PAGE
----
The Steam Deck performance overlay menu allows you to adjust the graphics and quality of games on your Deck. Getting the right settings will extend your battery life without impacting graphics quality as you view them on the 7-inch screen.
In this guide, I’ll go over the performance menu in full detail, including:
- The difference between the simple and advanced views
- How to access the menu
- The best performance settings for the Steam Deck
These performance settings, like adaptive brightness, let you extend the battery life of the Deck if implemented correctly.
If you prefer other settings that are different than mine, comment down below and let me know! You might be able to help others out, too.
What is the Performance Overlay Menu?
The performance overlay menu is a special settings screen that gives you granular control over your Steam Deck graphical settings. Once you know how to access it, you can view either the simple view or a more advanced view.
By default, you will see the simplified performance menu on your Deck. The simple menu shows you two pieces of information:
- The current battery level percentage and the project battery life you have remaining
- The current performance overlay level is a universal setting for how much information you want displayed in the top-left corner while playing games.
At the bottom, there is also a button labeled Advanced View, which is what you press if you want even more options to configure and view.
If you click on the “Advanced View” button, a number of extra options will become available to you, including:
- A toggle for per-game profiles
- Framerate limits
- Half rate shading
- Thermal power (TDP) limit
- GPU clock control
Below, I’ll go over each of these options in a lot of detail
What is the Performance Overlay Level?
The overlay level, from 0 to 5, adjusts how much diagnostic information is shown in the corner of the Steam Deck while you play:
- Level 0: Nothing is shown.
- Level 1: Displays Frames Per Second (FPS) in the top-left corner, indicating how smoothly a game runs.
- Level 2: Adds battery level, GPU, and CPU usage percentages with power consumption, RAM usage,
gamescopeframerate, and a frame time graph across the top.
- Level 3: Similar to Level 2 but in a box layout, showing CPU/GPU temperatures, battery time remaining, and VRAM usage.
- Level 4: Includes CPU and GPU clock rates, cooling fan RPM (FAN), FSR status, and frame count rendered
Note: In software update version 20221107.1101, Valve quietly updated the Level 2 information to spread out across the top of the screen rather than stack in the top-left corner.
How Do You Access the Steam Deck Performance Menu?
Valve wanted to give you ultimate access to your Deck, so they made the performance menu easy to access. To open it up, press the three dots button on the right side of the gamepad.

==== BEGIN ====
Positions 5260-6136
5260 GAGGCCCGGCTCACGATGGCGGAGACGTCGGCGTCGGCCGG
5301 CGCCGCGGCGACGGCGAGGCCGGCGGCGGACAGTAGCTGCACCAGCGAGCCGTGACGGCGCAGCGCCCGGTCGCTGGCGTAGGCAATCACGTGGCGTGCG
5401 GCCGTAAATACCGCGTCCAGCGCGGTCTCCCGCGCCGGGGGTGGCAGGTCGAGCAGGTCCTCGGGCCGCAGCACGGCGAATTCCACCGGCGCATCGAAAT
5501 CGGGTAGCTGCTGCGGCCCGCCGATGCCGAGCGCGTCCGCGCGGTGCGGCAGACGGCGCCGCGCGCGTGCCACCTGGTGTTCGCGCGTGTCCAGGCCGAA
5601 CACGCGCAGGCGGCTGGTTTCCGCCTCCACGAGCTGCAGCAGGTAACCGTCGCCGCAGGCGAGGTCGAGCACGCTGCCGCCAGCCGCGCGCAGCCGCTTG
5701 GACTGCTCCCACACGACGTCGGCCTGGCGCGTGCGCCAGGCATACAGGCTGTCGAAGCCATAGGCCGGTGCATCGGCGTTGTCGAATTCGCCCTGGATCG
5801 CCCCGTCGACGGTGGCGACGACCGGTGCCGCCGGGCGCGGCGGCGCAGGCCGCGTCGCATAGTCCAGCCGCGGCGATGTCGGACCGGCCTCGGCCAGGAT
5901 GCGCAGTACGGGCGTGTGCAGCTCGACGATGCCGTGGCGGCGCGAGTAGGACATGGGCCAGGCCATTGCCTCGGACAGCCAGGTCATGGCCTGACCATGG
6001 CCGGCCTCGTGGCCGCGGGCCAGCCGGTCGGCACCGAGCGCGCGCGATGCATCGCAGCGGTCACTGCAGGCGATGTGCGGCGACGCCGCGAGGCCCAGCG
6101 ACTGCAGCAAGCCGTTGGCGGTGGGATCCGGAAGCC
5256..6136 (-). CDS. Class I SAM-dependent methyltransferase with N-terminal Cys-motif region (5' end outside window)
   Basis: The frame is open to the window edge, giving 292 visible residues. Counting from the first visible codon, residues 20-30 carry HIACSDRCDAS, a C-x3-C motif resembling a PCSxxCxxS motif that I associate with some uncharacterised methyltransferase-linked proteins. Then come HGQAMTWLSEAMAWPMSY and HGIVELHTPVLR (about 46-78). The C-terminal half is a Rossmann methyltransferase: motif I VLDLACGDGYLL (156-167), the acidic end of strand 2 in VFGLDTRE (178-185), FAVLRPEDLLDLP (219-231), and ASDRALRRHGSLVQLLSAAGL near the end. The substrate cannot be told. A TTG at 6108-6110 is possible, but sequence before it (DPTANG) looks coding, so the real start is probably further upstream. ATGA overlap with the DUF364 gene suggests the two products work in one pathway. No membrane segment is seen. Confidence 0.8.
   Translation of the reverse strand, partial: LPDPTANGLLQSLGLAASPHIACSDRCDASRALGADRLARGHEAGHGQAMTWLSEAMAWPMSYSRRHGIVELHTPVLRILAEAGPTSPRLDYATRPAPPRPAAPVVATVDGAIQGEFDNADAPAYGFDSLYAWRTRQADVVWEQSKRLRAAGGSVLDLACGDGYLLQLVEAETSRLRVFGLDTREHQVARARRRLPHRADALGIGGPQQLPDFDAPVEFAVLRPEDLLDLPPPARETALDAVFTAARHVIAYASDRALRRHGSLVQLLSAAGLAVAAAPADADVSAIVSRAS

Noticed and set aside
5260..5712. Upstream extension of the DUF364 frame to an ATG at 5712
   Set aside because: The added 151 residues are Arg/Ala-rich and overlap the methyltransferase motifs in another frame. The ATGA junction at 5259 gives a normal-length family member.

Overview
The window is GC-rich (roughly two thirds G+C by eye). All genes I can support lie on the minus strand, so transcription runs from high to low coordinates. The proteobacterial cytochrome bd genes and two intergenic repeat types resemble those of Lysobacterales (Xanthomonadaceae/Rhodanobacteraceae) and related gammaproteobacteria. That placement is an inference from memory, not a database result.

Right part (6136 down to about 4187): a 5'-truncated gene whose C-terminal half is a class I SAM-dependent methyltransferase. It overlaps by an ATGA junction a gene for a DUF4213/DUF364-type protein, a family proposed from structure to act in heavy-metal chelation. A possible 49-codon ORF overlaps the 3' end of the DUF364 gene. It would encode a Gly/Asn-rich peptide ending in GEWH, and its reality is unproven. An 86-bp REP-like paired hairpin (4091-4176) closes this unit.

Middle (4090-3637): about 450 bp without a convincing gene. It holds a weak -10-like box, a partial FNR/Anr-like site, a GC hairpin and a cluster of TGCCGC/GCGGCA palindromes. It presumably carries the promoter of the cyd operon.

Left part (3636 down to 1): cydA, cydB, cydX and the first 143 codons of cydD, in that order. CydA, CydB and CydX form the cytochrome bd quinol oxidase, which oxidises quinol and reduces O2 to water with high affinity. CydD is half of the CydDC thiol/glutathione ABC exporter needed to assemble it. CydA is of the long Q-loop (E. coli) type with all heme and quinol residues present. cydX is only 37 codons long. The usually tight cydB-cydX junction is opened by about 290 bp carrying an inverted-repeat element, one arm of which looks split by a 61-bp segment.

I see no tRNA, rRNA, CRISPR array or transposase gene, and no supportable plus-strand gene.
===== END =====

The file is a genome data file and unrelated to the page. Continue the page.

Steam Deck Performance Overlay Recommendations
For each advanced option, here are my recommendations for what to do with them.
The first option on the screen is called “Performance Settings,” and this is an information message about the entire screen that reads:
Default and game-specific settings
Steam Deck allows you to adjust individual performance settings (like refresh rate, framerate limit, TDP, etc) for the system as a whole, as well as on a per-game basis.
If a title doesn’t have a game-specific performance profile or it’s not toggle on, ‘Default Settings’ will be used.
The message is self-explanatory and goes with the next option below for per-game profiles.
Use Per-Game Profiles
This is a toggle button that only appears when you are in a game that supports a per-game profile. If you see this toggle, turning it on allows you to use a profile optimized for the Steam Deck’s screen and power.
If the game you are playing has this toggle, I recommend turning it on. Someone else has made the effort to optimize the graphics settings for the Deck, and you will get to benefit from that!
Steam Deck Per-Game Profile Advantages
Using per-game profiles has a few advantages:
- Longer battery life
- Less framerate drops
- Optimized graphics for the screen
Over-the-top graphic settings designed for hardcore PC gamers will be turned off because you are playing games on a 7-inch screen.
The framerate is how many frames per second (fps) are rendered on the screen. Your eyes can only process images at 30 frames per second, but many modern games are rendered at 60 frames. This gives a smoothing effect and less blurriness during high-speed scenes in a game.